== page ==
Asian woman drinking coffee and straining to hear the birds outside.

The human body is a wonderful, breathtaking, confusing, confounding construction, isn’t it? Scrapes, cuts, and broken bones are generally no problem for the human body to mend (I mean, sure, it takes a while, but your body can literally repair the huge bones in your legs and arms with little more than some time and a splint).

But when it comes to restoring the tiny little hairs in your ear, you’re out of luck. At least, so far.

It doesn’t seem exactly fair when you can heal from significant bone injuries but you have problems repairing tiny hairs in your ear. So what’s the deal?

When is Hearing Impairment Irreversible?

So, let’s get right to it. You’re at your doctor’s office attempting to process the news he’s giving you: you have hearing loss. So you ask your doctor if your hearing will ever come back. And he tells you that it may or may not.

It’s a bit anticlimactic, speaking dramatically.

But he isn’t wrong. There are two general kinds of hearing loss:

  • Hearing impairment caused by an obstruction: When there’s something blocking your ear canal, you can exhibit all the indications of hearing loss. A wide variety of things, from something gross (earwax) to something frightening (a tumor), can be the cause of this blockage. Your hearing will go back to normal, luckily, when the blockage is removed.
  • Damage induced hearing loss: But there’s another, more prevalent form of hearing loss. This form of hearing loss, known as sensorineural hearing loss, is irreversible. This is how it works: there are tiny hairs in your ear that vibrate when hit with moving air (sound waves). Your brain is good at changing these vibrations into the sounds you hear. But loud noises can cause damage to the hairs and, over time, reduce your hearing to the point where you need treatment.

So here’s the main point: you can recover from one form of hearing loss and you probably won’t know which one you’re coping with without having a hearing test.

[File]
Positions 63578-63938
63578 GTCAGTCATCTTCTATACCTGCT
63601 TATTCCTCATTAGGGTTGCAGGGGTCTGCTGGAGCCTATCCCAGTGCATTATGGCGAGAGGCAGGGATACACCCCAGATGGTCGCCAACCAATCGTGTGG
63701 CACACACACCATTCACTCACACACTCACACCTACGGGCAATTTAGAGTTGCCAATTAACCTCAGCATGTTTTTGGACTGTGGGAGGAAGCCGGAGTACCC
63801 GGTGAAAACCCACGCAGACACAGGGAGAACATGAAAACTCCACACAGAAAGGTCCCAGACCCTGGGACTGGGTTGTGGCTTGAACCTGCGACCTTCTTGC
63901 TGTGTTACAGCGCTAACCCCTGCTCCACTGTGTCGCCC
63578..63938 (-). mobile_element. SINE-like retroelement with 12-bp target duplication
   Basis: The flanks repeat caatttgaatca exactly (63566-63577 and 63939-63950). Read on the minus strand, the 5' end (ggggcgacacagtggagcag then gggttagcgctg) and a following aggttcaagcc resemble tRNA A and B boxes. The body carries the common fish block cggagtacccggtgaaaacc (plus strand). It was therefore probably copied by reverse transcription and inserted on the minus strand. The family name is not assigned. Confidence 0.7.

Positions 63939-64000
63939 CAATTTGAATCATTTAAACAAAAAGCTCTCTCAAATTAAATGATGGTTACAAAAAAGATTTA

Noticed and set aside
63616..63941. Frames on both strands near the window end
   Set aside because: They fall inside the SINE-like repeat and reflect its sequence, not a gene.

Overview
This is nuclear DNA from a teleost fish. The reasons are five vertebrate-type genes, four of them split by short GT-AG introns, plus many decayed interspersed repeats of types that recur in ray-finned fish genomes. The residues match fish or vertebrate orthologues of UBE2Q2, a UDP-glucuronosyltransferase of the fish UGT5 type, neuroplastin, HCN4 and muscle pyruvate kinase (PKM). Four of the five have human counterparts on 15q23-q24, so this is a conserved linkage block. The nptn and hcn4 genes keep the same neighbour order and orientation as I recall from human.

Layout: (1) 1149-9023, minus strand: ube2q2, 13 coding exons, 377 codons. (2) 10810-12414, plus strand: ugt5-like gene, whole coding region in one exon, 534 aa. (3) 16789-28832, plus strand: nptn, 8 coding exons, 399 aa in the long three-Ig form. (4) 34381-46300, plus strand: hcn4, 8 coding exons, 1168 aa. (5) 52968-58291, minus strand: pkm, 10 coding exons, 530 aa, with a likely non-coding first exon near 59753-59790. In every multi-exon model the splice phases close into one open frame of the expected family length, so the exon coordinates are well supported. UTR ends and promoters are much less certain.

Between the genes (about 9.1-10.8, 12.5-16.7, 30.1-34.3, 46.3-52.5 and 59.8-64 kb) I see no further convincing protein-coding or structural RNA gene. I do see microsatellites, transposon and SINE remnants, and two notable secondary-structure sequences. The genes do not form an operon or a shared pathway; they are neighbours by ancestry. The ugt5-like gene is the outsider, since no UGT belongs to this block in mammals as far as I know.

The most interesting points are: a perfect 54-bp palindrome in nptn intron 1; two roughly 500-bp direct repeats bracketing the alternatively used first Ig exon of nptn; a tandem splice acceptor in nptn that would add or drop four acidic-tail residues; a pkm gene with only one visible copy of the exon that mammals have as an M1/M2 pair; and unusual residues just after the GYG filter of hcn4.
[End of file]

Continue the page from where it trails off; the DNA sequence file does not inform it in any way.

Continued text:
Hearing Loss Treatment

Scientists haven’t found a “cure” for sensorineural hearing loss but they’re working on it. But your hearing loss still may be manageable. Here are some ways that the proper treatment may help you:

  • Maintain and safeguard the hearing you have left.
  • Help stave off cognitive decline.
  • Preserve a high quality of life.
  • Stay active socially, keeping isolation away.
  • Successfully manage hearing loss symptoms you may already have.

Of the many types of treatment available, which one is correct for you depends on the extent of your hearing loss. One of the most prevalent treatments is fairly simple: hearing aids.

Why Are Hearing Aids a Practical Treatment For Hearing Loss?

You can return to the things and people you enjoy with the assistance of hearing aids. With the help of hearing aids, you can begin to hear conversations, your tv, your phone, and sounds of nature once again. You won’t be straining to hear so pressure will be removed from your brain.

Prevention is The Best Protection

Loud noises and other things that would harm your hearing should be avoided and your ears should be protected against them. Hearing well is essential to your general health and well-being. Regular hearing care, like annual hearing exams, is just another type of self-care.

Call Today to Set Up an Appointment

The site information is for educational and informational purposes only and does not constitute medical advice. To receive personalized advice or treatment, schedule an appointment.

Main Line Audiology Consultants, PC